by Vishaal S Shah
on Sep 12th, 2007

Chak De! India – Movie Review by a Management Freak

Chak De India Movie ReviewChak De! India (pronounced as “Chuck They” and meaning Come On India) – A lot has been written about the movie. It has earned rave reviews and continues to garner amazing collections in India and abroad. But, if you zoom in, Chak De is a tailor-made case-study for entrepreneurs and modern day managers. Infact, it has found a place in curriculum.

Aiming to teach aspiring management students some management and leadership skills through the film, some of the management institutes in India have actually decided to make Chak De! India a part of the Master of Business Administration (MBA) curriculum. The plot which essays the story of a fastidious coach and a testy team is not unheard of. But the treatment delivered to the sub-plots is what takes the cake. On the surface, the film delivers two core messages: of team spirit and the will to succeed. The team here, (The Indian Women’s Hockey Team) is an awkward assortment of sorts. No takers. No support and no sponsorships to fall back on. The players are not even a group, let alone a team. After a twisty turn of events and heavy soul-searching, the team finally plays to win. It is sheer team effort that sees them through. The coach’s effective leadership deserves a separate write-up. In a nutshell: the coach strikes the perfect chord with a team full of disharmonies.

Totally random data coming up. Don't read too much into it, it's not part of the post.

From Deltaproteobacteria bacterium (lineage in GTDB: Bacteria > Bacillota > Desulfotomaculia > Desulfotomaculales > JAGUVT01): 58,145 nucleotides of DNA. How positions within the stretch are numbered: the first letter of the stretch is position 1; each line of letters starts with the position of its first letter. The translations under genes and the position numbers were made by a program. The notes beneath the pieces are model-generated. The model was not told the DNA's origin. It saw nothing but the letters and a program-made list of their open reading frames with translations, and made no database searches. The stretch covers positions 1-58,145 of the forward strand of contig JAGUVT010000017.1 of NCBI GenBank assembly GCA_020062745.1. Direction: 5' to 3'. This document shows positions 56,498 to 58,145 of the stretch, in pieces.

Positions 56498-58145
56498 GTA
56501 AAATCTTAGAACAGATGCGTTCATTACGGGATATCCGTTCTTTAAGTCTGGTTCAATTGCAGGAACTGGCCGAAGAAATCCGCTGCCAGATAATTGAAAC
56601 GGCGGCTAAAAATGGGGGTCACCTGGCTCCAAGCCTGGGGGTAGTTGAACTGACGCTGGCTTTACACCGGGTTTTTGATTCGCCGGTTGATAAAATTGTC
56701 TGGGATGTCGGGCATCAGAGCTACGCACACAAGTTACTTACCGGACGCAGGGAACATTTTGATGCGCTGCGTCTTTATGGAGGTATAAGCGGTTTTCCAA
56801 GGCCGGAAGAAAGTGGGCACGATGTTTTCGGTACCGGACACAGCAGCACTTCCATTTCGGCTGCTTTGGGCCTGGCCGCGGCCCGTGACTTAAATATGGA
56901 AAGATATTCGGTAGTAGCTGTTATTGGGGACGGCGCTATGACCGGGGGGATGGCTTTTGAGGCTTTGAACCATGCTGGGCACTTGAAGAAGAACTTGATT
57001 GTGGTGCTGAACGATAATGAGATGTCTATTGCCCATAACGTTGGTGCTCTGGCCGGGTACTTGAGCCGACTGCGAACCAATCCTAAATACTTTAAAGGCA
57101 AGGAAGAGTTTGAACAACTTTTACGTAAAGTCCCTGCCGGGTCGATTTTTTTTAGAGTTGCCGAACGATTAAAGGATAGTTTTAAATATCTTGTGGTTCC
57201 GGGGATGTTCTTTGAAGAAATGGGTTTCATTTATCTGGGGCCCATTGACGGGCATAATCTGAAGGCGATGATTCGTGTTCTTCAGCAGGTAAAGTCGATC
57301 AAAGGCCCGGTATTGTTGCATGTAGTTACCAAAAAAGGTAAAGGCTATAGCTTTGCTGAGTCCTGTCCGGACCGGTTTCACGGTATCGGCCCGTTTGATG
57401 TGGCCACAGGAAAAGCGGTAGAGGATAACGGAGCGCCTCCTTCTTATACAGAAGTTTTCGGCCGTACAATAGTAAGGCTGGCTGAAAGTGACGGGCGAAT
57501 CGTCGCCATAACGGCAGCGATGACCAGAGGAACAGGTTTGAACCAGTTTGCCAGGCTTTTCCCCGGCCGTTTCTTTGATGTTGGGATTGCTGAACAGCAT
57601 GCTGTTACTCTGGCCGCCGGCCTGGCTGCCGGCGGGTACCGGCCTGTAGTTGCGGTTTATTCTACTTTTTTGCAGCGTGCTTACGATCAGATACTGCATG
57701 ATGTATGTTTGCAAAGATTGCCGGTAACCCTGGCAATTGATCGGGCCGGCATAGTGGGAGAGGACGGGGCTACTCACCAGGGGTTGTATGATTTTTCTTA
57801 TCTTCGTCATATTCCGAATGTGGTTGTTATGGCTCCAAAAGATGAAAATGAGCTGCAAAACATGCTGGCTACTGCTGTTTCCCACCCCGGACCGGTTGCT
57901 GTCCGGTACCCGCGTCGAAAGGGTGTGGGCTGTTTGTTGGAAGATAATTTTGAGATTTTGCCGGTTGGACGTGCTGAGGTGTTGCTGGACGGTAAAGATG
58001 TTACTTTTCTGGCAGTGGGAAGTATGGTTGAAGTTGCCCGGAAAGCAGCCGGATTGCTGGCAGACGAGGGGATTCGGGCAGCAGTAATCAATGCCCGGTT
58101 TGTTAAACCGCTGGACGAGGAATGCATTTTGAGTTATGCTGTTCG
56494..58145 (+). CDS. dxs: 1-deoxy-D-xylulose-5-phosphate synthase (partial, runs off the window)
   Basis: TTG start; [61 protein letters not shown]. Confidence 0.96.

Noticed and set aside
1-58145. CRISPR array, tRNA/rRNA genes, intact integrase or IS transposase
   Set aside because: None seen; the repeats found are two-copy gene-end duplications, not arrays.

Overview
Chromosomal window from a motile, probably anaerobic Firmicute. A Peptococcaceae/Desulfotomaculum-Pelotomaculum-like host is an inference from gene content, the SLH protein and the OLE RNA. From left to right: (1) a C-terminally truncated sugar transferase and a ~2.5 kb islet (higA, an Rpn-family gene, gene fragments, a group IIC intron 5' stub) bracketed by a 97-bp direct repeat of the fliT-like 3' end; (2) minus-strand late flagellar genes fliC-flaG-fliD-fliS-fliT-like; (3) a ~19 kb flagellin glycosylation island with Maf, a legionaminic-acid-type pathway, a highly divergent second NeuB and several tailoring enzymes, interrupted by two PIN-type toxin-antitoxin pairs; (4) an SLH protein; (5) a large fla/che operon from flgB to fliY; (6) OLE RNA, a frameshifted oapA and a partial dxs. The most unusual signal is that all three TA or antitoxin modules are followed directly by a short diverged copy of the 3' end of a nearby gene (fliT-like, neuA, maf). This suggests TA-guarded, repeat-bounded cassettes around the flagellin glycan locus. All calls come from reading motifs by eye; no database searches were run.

Delve deeper and a lot of situations in the movie resemble real life quandaries. Take for example the attitude of the most senior player (Bindiya Naik) in the team. She took everything for granted – she just knew that she was right. She had her own glorious past, lived in her own world and never cared about the game. Doesn’t she remind you of that senior who goes on chopping new ideas, innovative solutions? Simply because he has “been there, done that!”? The problem with most organizations is the inflated egos that come free with most of the senior workforce. The result: ego tussles, team friction and a lot more.

Another trend that spoils team spirit is the “I – me – myself” attitude. This is brilliantly portrayed in the movie. The top scorers (Preeti Sabharwal and Komal Chautala) are competing to bag the highest scorer tag. What really happens is that they start competing with each other which eventually turns out to be advantageous for the opponents. Haven’t we seen this attitude prevalent in teams and organizations? Internal rivalry has people pulling each other down, competing against each other and even hoarding information and resources. What happens to the team? We all know the answer.

These are the kinds of questions Chak De asks and answers. A sports-flick that manages to do much more than just entertain: It educates. It represents in very subtle undercurrents the way a team should function in order to strike gold.

Chak De throws light on a number of management concepts like human resource management, strategy, motivation, determination, leadership, ambition and making the most out of worst.

We, at PHI, made Chak De a compulsory watch for all the employees. That’s the magic this movie weaves. Gripping screenplay, slick editing and tight narration just add to it. Go Chak De! This movie is really worth a watch or maybe two…or maybe three…Or more!!!

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